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5.1: Experimental Techniques

In the previous sections we have discussed time-resolved fluorescence measurements, or the intrinsic emission of excited molecules. In this chapter we will discuss another widely used technique of time-resolved spectroscopy, based on the absorption measurement. This is so-called pump-probe (PP) spectroscopy.


Fig. 1) The idea of pump-probe experiment: pump pulse excites the sample, and probe is used to measure the transmittance. The variable delay between pump and probe pulses provides the time dependence of the difference absorption signal.



            An idea of pump-probe measurement is simple: a sample (e.g. biologically relevant light absorbing molecule) is excited using a short laser pulse. Another pulse that arrives some time after the first one is used to measure how the absorption of the sample was altered by the first pulse. By varying the arrival time of the second pulse with respect to the first one, we can measure the entire time-dependence of the absorption change. Retroreflector on a motorized translation stage is used to delay one of the pulses, similarly to an autocorrelator (Fig. 11B), or fluorescence upconversion experiment. Thus, for PP experiment, two laser pulses are required: the pump and the probe. Obviously, the pump should be more intense than the probe, because it produces the changes in molecules, whereas the probe merely interrogates them. It would be best, if the probe had completely no influence on the sample being investigated. PP spectroscopy has an advantage compared to time-resolved fluorescence in that the changes of the absorption are sensitive to both the changes in the ground state and the excited state. Fluorescence always looks at the transitions between the excited and the ground state, and, as soon as the excited state is lost, no signal can be observed any more (even though, the resulting ground state may still be different from the original one, i.e. the effects of the excitation pulse may persist). Free cheese can only be found in mouse traps, and this advantage of PP technique comes with the penalty that the signals contributing to the PP spectra ar more complicated and harder to interpret than those in time-resolved fluorescence. Therefore, both techniques are sometimes combined in order to isolate excited-state information (fluorescence) and obtain a complete ultrafast description of the systems being investigated (pump-probe).


Fig. 2) A: Typical layout of time-resolved difference absorption experiment: amplified pulses from Ti:Sapphire laser are split into two parts using a beamsplitter BS. One part is used to pump an optical parametric amplifer that produces tunable pump pulses. The other part is delayed in a delay line (a retroreflector RR on a motorized translation stage) and then focused into a nonlinear medium NM, where white light supercontinuum is generated (see section 2.1.5). The generated probe light is overlapped with pump light in the sample. The chopper is periodically closing and opening the pump beam in order to take the probe intensity measurements of the excited and non-excited sample).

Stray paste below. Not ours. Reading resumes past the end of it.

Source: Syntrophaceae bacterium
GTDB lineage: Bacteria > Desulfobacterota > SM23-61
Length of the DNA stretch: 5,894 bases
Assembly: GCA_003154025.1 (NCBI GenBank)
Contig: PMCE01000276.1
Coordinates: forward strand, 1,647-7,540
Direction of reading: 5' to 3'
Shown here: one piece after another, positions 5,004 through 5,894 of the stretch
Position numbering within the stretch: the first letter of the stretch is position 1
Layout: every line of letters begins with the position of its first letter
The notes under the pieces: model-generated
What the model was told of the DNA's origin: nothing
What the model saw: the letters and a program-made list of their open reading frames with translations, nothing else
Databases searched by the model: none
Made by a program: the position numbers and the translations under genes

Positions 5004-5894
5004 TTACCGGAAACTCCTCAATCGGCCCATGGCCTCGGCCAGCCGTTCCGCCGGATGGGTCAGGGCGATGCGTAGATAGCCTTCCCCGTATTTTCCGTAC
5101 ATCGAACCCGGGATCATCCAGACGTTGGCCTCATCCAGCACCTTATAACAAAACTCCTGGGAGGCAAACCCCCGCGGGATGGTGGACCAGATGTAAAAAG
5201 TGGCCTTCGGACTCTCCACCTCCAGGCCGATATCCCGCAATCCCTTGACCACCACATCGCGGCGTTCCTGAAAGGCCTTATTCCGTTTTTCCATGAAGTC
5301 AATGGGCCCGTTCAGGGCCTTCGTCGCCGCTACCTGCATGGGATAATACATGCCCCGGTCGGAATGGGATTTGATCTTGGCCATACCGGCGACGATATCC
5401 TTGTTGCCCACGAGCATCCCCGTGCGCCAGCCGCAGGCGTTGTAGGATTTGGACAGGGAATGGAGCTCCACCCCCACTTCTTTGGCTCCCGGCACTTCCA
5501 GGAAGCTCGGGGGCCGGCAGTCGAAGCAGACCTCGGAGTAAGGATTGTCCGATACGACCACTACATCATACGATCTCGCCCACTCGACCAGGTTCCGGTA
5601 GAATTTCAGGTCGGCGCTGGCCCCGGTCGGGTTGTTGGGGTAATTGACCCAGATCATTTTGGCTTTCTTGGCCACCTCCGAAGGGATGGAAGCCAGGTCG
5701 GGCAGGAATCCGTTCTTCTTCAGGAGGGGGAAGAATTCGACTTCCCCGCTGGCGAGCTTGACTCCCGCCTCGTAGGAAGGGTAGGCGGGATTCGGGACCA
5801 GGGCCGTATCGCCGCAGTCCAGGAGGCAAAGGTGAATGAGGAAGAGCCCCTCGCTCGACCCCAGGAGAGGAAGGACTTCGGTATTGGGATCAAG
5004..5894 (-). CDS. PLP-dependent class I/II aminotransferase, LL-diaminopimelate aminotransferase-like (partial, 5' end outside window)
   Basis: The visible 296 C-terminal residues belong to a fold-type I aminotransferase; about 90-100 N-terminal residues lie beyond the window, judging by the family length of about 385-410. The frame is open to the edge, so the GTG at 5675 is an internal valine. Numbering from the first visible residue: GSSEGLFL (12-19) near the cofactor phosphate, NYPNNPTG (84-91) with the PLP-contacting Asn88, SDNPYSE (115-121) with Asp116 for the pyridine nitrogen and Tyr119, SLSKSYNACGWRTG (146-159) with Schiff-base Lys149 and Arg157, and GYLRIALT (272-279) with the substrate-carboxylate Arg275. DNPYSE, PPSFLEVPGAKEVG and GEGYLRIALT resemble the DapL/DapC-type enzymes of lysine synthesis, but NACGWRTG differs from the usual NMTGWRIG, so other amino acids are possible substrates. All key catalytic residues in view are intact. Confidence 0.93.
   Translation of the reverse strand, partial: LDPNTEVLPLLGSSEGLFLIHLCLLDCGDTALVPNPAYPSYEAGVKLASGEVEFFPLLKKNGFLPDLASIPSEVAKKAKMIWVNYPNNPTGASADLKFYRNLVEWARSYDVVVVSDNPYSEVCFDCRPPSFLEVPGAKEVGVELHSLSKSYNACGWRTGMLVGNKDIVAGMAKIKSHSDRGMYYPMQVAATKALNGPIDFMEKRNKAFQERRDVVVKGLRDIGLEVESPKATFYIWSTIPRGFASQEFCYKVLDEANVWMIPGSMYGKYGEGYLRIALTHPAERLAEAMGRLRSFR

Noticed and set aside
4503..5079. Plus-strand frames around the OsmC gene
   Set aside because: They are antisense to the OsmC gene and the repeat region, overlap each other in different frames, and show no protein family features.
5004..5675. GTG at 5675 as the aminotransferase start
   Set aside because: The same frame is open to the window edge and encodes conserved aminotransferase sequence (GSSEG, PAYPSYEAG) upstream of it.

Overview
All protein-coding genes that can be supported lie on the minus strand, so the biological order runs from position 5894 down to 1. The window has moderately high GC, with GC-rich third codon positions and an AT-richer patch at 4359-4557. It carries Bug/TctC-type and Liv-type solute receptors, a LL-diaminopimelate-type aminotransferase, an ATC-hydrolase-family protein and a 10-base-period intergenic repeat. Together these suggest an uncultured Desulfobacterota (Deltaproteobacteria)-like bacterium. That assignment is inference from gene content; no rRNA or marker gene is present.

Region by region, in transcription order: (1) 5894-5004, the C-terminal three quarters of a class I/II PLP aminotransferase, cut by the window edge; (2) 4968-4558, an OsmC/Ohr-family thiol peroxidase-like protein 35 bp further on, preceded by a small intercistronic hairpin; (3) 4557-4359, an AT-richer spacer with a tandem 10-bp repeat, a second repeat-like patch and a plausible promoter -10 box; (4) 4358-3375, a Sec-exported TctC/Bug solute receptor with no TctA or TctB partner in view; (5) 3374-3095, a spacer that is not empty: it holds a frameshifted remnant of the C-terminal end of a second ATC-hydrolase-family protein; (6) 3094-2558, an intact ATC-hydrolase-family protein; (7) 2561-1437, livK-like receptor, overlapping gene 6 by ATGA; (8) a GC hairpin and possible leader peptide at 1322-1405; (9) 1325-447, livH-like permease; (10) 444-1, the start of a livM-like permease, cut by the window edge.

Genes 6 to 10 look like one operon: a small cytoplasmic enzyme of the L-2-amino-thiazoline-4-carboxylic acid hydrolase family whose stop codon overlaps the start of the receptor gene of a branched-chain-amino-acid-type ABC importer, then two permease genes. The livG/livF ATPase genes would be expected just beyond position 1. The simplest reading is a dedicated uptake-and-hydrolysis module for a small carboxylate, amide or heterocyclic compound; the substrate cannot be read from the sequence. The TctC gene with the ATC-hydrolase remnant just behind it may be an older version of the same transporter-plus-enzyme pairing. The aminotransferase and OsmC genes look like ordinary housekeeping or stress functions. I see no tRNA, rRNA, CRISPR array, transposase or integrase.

The sample receives two pulses one after the other: the pump and the probe. After passing the sample, the pump is usually blocked, and the probe intensity is measured (Fig. 25). According to the absorption law, probe light intensity behind the excited sample is



Here I0 is the intensity of the incident pulse and Aexc is the absorption of the excited sample. Analogously, when the pulse is not excited


By dividing by and taking a logarithm of both sides of the equation, we obtain



This means that in order to record the absorption change in the sample induced by the excitation pulse, we do not need to measure the intensity of the incident pulse I0. Absorption change expressed by Eq. is the signal measured in pump-probe spectroscopy. In practice, the layout of the experiment will look something like the one shown in Fig. 25. Ti:Sapphire laser and amplifier produces femtosecond pulses. They are further used in an optical parametric amplifier (or harmonic generator, see section 2.1.5) to obtain the pulses at the wavelengths absorbed by the sample. These become pump pulses. They are periodically blocked and unblocked by an optical chopper (a rotating disc with slots in it) in order to measure both  and in Eq . In the visible and near-IR and near-UV spectral range,[1] white light supercontinuum generated in nonlinear medium (sapphire crystal, thin water cell or CaF2 window) is normally used as a probe. Diffraction grating or prism-based spectral device is used to select desired probe wavelength. The intensity of probe pulses is measured using appropriate detectors (photodiodes or array detectors like CCD, whereby the entire spectrum can be recorded at once). It is important for the detector to be synchronized with the chopper in order to separate the measurements of pumped and unpumped sample. In summary, the spectral dimension of the transient absorption comes from the spectrograph or a monochromator placed behind the sample, whereas the time-resolution is obtained by moving a mechanical delay line. The measured signal is the function of delay time (period between the pump and the probe pulses) and probe wavelength:


In the further section we will discuss the factors determining the transient absorption spectrum. .


[1] When probing in UV, VIS and nIR spectral ranges, we usually interact with electronic molecular excited states, because these wavelengths match the energy gaps between electronic states. If the laser pulses were in the mid-IR spectral range (3-15 mm), we would be doing vibrational time-resolved spectroscopy, because the energies of mid-IR photons correspond to the energies of vibrational transitions. In the following, we will stick to electronic time-resolved spectroscopy unless stated otherwise.